The notice will specify the breach of planning control, the steps required to remedy the breach and the period of time allowed for compliance. The period will commence 28 days from the date of the notice.
Anyone who receives an enforcement notice may appeal within 28 days from the service of the notice. Appeals are made to the Planning Inspectorate in Bristol. Once the Planning Inspectorate accepts an appeal as valid, the actions required under the enforcement notice are put in abeyance until the outcome of the appeal is known.
If an appeal is not lodged or not accepted as being valid by the Planning Inspectorate, and the steps required by the enforcement notice to remedy the breach have not been taken within the specified period, the council may be able to prosecute the parties involved.
In certain circumstances, where the council believes the breach of control is so serious (because it is harmful to health or affects a wide area of the district), and the council feels the development should be stopped immediately, the council can serve an enforcement notice together with a stop notice.
The stop notice will require the building works or unauthorised use to stop immediately. Again an appeal can be submitted under the procedure previously described. In some cases where an inspector on appeal does not uphold a stop notice, the council may be liable to pay compensation, therefore careful consideration needs to be given before this remedy is used.
The decision to prosecute is taken by the members of the Planning Committee following advice from officers and sometimes legal advice. The decision to prosecute has to be taken in the public interest and usually where alternative action has failed to remedy the situation.
In some cases, serving an injunction is a more appropriate course of action than an enforcement notice. Failure to comply with an injunction is a contempt of court for which there are serious penalties.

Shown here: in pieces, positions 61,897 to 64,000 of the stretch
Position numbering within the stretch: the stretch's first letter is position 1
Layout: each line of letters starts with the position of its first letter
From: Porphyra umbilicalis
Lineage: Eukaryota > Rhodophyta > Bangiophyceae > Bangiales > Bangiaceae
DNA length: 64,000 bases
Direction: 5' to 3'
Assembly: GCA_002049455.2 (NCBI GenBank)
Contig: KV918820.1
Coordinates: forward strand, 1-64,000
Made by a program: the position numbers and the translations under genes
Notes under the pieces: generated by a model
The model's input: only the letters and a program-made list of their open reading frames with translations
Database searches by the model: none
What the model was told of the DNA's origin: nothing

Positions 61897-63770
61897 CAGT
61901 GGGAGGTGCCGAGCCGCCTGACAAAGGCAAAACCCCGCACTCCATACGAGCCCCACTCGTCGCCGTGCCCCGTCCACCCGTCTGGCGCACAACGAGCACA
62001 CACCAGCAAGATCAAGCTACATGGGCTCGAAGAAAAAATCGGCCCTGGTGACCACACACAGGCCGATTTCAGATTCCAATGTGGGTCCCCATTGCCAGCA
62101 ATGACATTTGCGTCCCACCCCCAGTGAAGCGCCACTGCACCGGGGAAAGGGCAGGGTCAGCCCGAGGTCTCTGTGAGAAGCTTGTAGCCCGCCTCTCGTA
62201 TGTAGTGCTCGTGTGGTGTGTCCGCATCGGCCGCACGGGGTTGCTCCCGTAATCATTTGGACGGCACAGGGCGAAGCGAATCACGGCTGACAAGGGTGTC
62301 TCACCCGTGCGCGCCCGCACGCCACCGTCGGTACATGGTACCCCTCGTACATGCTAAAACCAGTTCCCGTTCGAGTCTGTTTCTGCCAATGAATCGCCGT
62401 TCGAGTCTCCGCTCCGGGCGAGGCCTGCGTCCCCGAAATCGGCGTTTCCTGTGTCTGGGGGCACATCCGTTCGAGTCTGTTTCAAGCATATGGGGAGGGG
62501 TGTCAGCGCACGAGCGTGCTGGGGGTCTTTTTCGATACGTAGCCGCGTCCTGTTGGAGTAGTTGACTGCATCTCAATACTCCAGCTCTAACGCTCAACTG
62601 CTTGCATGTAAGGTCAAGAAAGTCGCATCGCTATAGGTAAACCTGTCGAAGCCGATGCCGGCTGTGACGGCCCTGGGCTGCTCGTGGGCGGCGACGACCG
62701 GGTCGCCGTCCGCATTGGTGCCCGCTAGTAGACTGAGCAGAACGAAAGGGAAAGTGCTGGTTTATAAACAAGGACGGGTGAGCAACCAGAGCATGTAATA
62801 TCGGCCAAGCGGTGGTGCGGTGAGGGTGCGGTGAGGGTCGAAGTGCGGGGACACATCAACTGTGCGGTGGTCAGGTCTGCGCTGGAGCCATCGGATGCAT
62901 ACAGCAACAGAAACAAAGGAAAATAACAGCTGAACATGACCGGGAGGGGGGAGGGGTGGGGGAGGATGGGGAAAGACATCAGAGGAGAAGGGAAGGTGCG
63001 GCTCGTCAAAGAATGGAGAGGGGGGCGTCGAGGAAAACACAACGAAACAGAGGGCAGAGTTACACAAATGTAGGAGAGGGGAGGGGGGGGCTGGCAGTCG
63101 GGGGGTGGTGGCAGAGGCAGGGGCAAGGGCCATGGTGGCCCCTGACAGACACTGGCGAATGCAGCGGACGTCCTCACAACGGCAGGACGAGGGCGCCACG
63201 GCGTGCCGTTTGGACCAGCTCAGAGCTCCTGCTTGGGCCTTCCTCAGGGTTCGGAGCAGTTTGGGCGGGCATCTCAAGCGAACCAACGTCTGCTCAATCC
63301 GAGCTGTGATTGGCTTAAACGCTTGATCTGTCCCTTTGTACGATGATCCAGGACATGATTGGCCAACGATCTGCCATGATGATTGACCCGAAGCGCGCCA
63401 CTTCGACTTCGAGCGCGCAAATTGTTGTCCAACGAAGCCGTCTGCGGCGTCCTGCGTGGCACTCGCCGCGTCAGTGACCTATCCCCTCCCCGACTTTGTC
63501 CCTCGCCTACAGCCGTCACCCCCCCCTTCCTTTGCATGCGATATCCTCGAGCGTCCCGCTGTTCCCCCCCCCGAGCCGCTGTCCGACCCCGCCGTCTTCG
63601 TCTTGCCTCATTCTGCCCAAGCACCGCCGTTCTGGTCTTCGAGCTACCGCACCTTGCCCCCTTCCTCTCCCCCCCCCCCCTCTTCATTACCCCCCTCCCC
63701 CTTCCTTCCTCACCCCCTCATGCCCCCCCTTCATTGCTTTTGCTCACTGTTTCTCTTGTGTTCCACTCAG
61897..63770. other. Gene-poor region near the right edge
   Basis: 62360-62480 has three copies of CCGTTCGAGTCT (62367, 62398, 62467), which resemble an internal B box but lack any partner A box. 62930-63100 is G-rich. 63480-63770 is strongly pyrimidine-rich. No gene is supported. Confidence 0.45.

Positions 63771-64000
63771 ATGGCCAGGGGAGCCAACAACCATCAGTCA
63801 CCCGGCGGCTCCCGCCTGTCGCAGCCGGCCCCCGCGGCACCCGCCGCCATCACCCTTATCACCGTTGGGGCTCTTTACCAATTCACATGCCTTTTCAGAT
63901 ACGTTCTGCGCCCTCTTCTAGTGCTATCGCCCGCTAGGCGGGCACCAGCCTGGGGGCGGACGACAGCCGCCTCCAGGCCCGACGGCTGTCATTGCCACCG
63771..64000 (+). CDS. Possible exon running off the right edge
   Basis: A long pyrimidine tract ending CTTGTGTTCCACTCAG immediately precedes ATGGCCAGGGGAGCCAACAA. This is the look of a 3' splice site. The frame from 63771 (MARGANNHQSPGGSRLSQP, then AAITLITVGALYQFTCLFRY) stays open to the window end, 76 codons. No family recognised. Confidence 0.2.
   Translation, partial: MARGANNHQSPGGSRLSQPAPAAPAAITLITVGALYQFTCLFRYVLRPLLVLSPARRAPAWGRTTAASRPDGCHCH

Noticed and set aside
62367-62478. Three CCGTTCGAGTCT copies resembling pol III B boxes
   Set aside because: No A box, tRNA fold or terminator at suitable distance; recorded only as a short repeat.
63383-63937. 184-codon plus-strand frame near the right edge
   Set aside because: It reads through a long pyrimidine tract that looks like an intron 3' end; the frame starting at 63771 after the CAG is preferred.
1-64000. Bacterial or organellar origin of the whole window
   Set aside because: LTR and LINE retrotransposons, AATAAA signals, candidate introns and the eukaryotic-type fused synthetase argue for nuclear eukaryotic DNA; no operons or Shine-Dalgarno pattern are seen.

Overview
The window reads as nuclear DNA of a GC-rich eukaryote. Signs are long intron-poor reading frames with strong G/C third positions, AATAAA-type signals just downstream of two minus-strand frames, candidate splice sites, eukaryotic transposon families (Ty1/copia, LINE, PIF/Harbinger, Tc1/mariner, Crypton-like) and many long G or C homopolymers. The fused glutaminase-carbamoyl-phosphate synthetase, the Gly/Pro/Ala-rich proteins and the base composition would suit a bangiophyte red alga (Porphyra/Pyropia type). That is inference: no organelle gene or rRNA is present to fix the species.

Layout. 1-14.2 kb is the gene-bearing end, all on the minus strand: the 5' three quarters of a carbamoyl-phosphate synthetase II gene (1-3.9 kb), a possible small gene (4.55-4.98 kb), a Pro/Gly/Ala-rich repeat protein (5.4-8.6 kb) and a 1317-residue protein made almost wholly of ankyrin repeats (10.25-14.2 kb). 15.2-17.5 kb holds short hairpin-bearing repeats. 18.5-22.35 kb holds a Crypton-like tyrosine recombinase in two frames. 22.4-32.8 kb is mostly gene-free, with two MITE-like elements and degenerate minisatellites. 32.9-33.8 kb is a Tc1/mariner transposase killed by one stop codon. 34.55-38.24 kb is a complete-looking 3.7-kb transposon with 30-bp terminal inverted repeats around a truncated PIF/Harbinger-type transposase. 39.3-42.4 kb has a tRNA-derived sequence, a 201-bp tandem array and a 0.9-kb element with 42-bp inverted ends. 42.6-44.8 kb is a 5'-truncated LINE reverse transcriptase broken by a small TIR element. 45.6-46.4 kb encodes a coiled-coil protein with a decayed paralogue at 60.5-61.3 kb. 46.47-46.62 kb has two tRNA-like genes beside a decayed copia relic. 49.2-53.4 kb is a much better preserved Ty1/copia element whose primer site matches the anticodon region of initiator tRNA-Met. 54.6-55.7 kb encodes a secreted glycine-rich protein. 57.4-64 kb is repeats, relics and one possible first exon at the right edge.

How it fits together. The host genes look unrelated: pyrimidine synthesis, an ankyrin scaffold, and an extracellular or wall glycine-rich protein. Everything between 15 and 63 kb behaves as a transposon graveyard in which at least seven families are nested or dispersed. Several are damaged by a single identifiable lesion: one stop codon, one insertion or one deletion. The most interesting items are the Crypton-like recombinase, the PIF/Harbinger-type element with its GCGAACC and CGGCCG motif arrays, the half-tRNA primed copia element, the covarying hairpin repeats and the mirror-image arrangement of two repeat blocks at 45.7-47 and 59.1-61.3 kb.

Where a breach of planning control has not been resolved, and an enforcement notice has taken effect but has not been complied with, the council can decide to carry out the works necessary to remedy the situation itself.
The council would serve notice of its intentions on the owners and occupiers of the land before a contractor carries out the work. The cost of the work would be reclaimed from the owner or a charge placed on the land. This would be a remedy of the last resort when all other attempts to resolve the breach have failed.
How to contact an Enforcement Officer
Three officers at East Northants Council have responsibility for investigating enforcement complaints, whether full or part-time. From 25th January 2016 the e-mail address is: firstname.lastname@example.org
Or you can report your concerns using this on-line reporting form: https://www.east-northamptonshire.gov.uk/forms/form/92/en/report_a_breach_of_planning_control_or_building_control_regulations
Once an officer has started investigating a complaint you will be able to contact them via their personal e-mail address. Updated January 2016